Children’s Hospital Colorado’s Neonatal Nurse Practitioner Fellowship Program Receives ANCC Accreditation

Children’s Hospital Colorado’s Neonatal Nurse Practitioner Fellowship Program Receives ANCC Accreditation

Children’s Hospital Colorado recently received Accreditation with Distinction from the American Nurses Credentialing Center (ANCC) for its Neonatal Nurse Practitioner (NNP) Fellowship Program, becoming the first ANCC Accredited NNP program in the country.

The ANCC Practice Transition Accreditation program is dedicated to validating hospital residency and fellowship programs that help transition registered nurses (RNs) and advanced practice registered nurses (APRNs) into new practice settings that meet rigorous, evidence-based standards for quality and excellence. APRNs in the NNP Fellowship program at Children’s Hospital Colorado are part of an elite program that promotes the acquisition of knowledge, skills, and professional behaviors necessary to deliver the safest and highest-quality care.

Pat Givens, Senior Vice President and Chief Nursing Executive for Children’s Colorado, tells eurekalert.org, “We are extremely proud that Children’s Hospital Colorado’s Neonatal Nurse Practitioner Fellowship is recognized by ANCC as one of the highest-quality transition programs in the country for NNPs. The accreditation provides the patients and families we serve across the state and region with the reassurance that our neonatal nurse practitioners are some of the most highly trained in the country.”

Children’s Hospital Colorado is one of the nation’s leading and most expansive pediatric healthcare systems with a mission to improve the health of children through patient care, education, research, and advocacy. To learn more about Children’s Hospital Colorado’s recent accreditation approval for its Neonatal Nurse Practitioner Fellowship program, visit here.

Loma Linda University School of Nursing Receives $2.6M Grant to Grow Advanced Practice Registered Nurse Program

Loma Linda University School of Nursing Receives $2.6M Grant to Grow Advanced Practice Registered Nurse Program

The Loma Linda University School of Nursing has been awarded a four-year, $2.6 million grant from the US Department of Health and Human Services (HHS) to help grow the number of advanced practice registered nurses (APRNs) in Southern California.

The grant is funded by the HHS’s Advanced Education Nursing Grant Program and will provide funding toward tuition assistance for qualifying students and enhanced training. The school recently received confirmation of the funding for year one of the 4-year grant.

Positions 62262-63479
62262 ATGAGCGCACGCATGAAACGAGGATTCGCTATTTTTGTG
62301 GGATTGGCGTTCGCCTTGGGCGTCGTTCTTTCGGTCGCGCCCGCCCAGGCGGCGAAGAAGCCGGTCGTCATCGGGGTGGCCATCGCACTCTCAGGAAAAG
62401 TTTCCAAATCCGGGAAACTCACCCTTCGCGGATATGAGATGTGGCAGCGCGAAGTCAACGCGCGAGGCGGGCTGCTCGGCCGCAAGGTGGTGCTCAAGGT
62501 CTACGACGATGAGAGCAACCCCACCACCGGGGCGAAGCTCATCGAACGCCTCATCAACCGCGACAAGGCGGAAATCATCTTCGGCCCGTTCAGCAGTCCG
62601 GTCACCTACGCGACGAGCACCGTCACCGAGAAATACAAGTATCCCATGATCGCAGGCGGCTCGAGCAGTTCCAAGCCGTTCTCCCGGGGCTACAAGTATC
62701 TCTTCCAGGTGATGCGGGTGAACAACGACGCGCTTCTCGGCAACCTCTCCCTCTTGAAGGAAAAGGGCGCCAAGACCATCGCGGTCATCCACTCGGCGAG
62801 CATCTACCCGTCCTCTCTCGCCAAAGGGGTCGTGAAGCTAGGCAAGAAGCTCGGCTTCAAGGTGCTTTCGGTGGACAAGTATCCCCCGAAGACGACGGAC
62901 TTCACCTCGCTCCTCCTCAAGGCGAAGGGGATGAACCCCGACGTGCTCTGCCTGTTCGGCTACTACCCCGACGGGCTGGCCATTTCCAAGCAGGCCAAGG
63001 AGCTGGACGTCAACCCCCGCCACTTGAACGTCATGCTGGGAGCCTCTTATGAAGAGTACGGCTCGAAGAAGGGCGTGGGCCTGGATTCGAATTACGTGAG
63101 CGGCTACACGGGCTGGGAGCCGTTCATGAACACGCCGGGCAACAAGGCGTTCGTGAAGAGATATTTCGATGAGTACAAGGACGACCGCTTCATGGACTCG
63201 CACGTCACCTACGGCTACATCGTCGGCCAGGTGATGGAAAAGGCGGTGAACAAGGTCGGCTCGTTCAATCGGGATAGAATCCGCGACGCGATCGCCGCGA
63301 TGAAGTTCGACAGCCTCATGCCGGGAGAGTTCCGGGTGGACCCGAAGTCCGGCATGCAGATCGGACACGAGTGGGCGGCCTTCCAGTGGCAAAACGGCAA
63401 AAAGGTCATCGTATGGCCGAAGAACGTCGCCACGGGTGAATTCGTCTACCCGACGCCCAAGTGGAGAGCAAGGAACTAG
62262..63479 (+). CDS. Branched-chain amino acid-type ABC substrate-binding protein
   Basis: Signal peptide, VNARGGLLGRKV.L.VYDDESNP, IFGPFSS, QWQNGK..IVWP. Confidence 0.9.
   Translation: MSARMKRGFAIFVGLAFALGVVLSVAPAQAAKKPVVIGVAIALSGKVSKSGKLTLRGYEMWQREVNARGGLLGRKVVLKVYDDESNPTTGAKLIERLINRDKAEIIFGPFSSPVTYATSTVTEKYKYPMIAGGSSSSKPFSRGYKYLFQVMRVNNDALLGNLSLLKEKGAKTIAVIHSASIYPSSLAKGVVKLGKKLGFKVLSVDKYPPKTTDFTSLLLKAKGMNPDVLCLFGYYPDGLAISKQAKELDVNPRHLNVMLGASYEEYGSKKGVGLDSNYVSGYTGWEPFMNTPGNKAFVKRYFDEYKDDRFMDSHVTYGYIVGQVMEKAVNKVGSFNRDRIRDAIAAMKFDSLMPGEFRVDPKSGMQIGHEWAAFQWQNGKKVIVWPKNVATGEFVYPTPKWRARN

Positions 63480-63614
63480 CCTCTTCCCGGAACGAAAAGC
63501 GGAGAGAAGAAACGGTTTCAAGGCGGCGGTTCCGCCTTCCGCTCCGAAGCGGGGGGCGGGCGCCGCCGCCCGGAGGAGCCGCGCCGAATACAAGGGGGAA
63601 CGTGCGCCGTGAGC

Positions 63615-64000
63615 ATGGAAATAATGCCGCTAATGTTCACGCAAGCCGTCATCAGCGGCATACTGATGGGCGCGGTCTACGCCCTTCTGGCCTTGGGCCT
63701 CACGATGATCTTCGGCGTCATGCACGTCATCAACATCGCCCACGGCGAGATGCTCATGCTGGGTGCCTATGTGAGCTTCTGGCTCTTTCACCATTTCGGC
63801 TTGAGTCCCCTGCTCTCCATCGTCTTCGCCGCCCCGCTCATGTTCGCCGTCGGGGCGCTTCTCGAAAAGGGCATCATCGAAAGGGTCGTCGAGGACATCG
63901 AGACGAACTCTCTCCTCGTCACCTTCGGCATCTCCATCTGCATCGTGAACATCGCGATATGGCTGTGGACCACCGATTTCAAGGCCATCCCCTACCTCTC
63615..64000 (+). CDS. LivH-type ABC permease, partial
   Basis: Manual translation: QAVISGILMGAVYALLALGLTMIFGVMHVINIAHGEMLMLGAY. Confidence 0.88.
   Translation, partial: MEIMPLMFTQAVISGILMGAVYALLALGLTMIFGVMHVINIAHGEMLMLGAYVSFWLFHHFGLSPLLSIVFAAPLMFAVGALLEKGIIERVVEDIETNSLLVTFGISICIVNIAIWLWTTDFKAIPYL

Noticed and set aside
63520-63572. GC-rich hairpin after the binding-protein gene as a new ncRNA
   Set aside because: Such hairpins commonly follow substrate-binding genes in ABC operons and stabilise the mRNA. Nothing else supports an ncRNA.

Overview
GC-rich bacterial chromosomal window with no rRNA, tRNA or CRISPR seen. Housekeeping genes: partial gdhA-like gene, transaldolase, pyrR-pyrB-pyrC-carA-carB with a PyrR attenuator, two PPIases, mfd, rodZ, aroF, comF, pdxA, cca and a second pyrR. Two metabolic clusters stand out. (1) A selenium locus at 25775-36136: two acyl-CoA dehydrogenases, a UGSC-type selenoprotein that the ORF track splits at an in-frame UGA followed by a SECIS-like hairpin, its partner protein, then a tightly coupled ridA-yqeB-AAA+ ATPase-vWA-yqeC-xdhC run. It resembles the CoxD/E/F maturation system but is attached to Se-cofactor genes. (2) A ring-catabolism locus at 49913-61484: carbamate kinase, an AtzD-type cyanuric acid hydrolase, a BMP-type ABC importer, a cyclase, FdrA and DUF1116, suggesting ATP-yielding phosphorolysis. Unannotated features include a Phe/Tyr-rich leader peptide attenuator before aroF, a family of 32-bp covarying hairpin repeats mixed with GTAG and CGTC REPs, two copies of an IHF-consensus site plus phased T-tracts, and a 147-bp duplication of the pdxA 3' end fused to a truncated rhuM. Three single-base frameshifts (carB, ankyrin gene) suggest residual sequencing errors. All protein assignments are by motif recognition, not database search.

Gloria Mattson Huerta, DNP, Nurse Practitioner program coordinator and assistant professor in the Loma Linda University School of Nursing, tells news.llu.edu, “This grant will allow us to update and enhance the training provided to students. This will include the development of standardized patient scenarios focusing on behavioral health issues, as well as managing the opioid crisis — both of which are significant issues in the Inland Empire as well as nationally.”

Pete Aguilar, representative for California’s 31st US Congressional District, has promoted adding HHS funding to provide high-quality affordable healthcare in the state’s medically-underserved communities. He believes that increasing the number of highly-qualified nurses in the region can help ensure better health outcomes for our communities. He tells news.llu.edu, “I’m proud to announce this funding, and I look forward to a continued partnership with Loma Linda University in order to increase access to quality health care throughout San Bernardino County.”

To learn more about the four-year, $2.6 million grant awarded to the Loma Linda University School of Nursing to help grow the number of advanced practice registered nurses in Southern California, visit here.

Working as a Women’s Health Nurse Practitioner

Working as a Women’s Health Nurse Practitioner

When Angela Ferrari-Walczak, WHNP-BC, was an undergraduate, she thought that she wanted to become an OBGYN. As time passed, though, she realized that her passion was nursing. “I knew that eventually I would go for my nurse practitioner degree,” she says.

But after graduation, while she wanted to work on an OB floor, there were no positions open. So she worked in neurology. Throughout the years, she retained that interest in women’s health, and after a finding a program she liked, she pursued her nurse practitioner degree in women’s health.

Today, Ferrari-Walczak works as a Women’s Health Nurse Practitioner (WHNP) at The Institute for Gynecology Care at Mercy in Maryland. She describes a typical day at her job:

“As a WHNP, our typical day is close to a typical day as an OBGYN in the office. We can see patients for their well-woman visits, diagnose and treat issues related to the female population, perform minor procedures, provide education and counseling, answer phone calls and messages, manage diagnostic tests, and overall be the resource to the patients within the practice. I only do GYN; however, I have also trained in OB, so other WHNPs can monitor women throughout their pregnancies as well.”